As the Jets' stoic catalyst, Kyle Connor becoming an All-Star is no surprise

Connor Hellebuyck made 33 saves for his second shutout of the season as the Winnipeg Jets defeated the Detroit Red Wings 3-0.

WINNIPEG — Kyle Connor was sitting calmly at a makeshift podium just outside the visitors dressing room and it didn’t take long to see he had no interest making this media session about him.

That’s not really his style and that wasn’t about to change for the Winnipeg Jets left-winger, not even after a virtuoso performance in his home state that was witnessed by plenty of supporters and admirers.

He needed only 25 words to answer a question about being named to participate in the NHL All-Star Game and, when asked about the emotion of playing his first game in Detroit since his father Joe passed away in August, Connor maintained his stoic exterior and provided a quick tribute without going into great detail.

“No more so than any other game this year. He’s been a pretty big part of my hockey career, my life, so I always love coming back here and playing here and seeing family and friends,” said Connor, who scored his 20th goal of the season into an empty net to seal a 3-0 win over the Detroit Red Wings on Thursday night. “I skate with a lot of those (Red Wings) guys in the summer, too, so it’s pretty competitive out there.”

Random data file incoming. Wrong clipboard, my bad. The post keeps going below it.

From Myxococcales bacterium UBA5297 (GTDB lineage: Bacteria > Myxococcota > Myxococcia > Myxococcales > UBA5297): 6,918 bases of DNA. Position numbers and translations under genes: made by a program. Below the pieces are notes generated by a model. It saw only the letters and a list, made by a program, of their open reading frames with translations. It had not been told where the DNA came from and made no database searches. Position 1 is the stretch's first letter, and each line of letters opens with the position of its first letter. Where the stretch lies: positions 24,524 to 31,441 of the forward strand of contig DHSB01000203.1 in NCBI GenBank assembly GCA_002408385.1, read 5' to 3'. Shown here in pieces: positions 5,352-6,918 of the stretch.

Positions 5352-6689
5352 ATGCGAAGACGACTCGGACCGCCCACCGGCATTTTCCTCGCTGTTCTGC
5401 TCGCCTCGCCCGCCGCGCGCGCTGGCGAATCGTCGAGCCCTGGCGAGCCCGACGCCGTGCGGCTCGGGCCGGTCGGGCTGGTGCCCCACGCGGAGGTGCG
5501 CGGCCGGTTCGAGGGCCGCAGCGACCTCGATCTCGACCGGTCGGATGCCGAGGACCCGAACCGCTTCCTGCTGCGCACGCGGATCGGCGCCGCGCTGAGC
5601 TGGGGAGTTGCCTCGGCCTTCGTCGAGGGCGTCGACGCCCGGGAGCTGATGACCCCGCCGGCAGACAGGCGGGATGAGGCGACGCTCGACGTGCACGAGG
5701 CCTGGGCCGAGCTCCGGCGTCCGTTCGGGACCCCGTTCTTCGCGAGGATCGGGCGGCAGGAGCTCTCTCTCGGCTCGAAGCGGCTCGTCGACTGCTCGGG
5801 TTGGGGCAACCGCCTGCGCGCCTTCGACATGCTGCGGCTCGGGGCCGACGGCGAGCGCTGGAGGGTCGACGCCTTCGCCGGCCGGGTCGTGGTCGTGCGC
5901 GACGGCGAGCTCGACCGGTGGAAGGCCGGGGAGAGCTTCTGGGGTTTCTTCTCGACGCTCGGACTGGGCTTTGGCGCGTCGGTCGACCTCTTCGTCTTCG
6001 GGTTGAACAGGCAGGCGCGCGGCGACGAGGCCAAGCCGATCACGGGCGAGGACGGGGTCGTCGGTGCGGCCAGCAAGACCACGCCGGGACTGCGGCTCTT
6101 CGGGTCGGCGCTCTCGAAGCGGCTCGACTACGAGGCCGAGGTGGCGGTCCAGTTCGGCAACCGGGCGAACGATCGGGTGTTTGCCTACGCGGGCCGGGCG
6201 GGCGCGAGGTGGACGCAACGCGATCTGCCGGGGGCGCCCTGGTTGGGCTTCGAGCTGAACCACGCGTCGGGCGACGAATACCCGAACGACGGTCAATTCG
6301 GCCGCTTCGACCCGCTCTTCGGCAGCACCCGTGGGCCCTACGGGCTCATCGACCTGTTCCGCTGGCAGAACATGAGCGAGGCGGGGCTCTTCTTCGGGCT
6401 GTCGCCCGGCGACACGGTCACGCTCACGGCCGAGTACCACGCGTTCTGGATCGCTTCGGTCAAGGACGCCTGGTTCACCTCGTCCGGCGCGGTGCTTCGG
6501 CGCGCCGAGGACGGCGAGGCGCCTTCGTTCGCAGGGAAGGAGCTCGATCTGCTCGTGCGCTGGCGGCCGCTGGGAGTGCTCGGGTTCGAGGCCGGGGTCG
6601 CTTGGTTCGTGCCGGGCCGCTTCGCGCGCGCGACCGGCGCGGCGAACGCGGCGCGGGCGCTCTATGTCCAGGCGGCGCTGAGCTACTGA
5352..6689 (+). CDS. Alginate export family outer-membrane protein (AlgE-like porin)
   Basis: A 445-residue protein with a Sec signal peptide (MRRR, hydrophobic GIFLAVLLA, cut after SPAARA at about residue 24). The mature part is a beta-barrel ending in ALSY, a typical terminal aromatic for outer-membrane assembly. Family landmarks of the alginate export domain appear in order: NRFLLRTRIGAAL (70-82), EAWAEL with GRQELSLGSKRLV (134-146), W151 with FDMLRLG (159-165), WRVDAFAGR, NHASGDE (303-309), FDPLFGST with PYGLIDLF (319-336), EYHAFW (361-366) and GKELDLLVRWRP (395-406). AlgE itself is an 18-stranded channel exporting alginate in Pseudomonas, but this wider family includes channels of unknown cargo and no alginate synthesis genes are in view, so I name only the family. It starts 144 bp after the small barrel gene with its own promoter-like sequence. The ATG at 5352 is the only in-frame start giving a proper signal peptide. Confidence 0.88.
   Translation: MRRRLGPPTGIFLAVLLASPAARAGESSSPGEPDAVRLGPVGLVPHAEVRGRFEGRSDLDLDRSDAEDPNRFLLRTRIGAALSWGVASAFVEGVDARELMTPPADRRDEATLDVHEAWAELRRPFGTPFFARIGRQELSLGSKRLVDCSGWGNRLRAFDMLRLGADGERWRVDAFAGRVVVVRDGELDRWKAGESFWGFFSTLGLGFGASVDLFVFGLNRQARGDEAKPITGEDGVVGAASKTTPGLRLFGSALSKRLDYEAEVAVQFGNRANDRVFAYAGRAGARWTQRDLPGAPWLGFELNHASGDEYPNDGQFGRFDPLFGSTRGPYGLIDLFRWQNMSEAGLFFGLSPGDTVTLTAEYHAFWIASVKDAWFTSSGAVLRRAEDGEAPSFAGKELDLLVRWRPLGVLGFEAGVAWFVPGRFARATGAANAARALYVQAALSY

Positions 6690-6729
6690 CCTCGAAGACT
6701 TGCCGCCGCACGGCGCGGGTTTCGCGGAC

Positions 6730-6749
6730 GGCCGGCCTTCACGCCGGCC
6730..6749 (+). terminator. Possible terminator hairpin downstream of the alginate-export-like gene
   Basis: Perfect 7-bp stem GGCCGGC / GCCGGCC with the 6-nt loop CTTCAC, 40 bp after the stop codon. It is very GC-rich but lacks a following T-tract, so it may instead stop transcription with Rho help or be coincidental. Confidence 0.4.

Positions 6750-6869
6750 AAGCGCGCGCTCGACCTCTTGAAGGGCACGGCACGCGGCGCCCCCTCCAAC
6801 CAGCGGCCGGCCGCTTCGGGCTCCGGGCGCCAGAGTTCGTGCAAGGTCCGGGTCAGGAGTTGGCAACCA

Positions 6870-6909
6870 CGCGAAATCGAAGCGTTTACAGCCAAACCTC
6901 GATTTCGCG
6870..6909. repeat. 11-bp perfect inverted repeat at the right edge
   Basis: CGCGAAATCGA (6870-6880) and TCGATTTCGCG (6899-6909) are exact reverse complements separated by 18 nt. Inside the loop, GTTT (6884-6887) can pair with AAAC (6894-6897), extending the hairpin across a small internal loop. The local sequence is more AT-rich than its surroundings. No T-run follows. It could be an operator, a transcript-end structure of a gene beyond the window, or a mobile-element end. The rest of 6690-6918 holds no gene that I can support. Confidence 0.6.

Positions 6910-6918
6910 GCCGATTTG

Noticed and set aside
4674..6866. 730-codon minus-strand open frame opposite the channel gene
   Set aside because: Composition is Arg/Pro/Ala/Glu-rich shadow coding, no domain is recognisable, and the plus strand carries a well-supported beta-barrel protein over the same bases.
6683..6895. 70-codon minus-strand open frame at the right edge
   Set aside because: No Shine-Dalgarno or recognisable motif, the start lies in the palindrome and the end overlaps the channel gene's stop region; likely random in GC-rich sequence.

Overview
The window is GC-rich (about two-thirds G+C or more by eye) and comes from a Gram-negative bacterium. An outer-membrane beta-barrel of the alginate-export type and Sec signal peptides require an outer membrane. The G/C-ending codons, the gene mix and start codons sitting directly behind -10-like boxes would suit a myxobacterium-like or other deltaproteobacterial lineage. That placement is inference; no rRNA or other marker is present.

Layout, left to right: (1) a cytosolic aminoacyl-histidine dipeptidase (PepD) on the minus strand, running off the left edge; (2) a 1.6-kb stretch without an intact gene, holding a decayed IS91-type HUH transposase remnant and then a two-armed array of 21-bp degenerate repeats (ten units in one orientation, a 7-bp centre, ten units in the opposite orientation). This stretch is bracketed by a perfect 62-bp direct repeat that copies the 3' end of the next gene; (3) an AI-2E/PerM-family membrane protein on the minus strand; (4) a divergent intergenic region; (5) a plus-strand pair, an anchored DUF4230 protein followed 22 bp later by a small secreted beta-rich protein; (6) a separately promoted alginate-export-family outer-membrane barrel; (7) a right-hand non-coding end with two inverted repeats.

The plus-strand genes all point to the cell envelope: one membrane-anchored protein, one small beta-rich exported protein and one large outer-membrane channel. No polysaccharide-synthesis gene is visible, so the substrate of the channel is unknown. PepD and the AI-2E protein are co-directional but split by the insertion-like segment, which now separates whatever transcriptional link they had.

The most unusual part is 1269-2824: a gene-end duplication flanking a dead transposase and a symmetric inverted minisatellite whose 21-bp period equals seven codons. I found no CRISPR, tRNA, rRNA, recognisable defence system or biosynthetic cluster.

Connor, who hails from Shelby Township, Michigan, played a massive role in the Jets securing a victory on a night he was named to suit up for the Central Division team at the NHL All-Star Weekend in Las Vegas.

He finished with seven shots on goal, 10 shot attempts, played a critical role on the Jets penalty kill (which finished five-for-five), set up Andrew Copp for his second of two tallies (springing him for a partial break with a perfect pass) and led all forwards in the game with 21:29 of ice time.

For a guy with five consecutive seasons of scoring 20-plus goals at the NHL level — and three 30-plus goal seasons on his impressive resume — this announcement came as a surprise to absolutely no one.

Connor leads the Jets in scoring with 37 points in 34 games, he’s tops in power-play points with 10 (though only two of his 20 markers have come with the man-advantage) and he also leads the team in shots on goal (145).

He’s been an offensive force, while also working on improving his play away from the puck.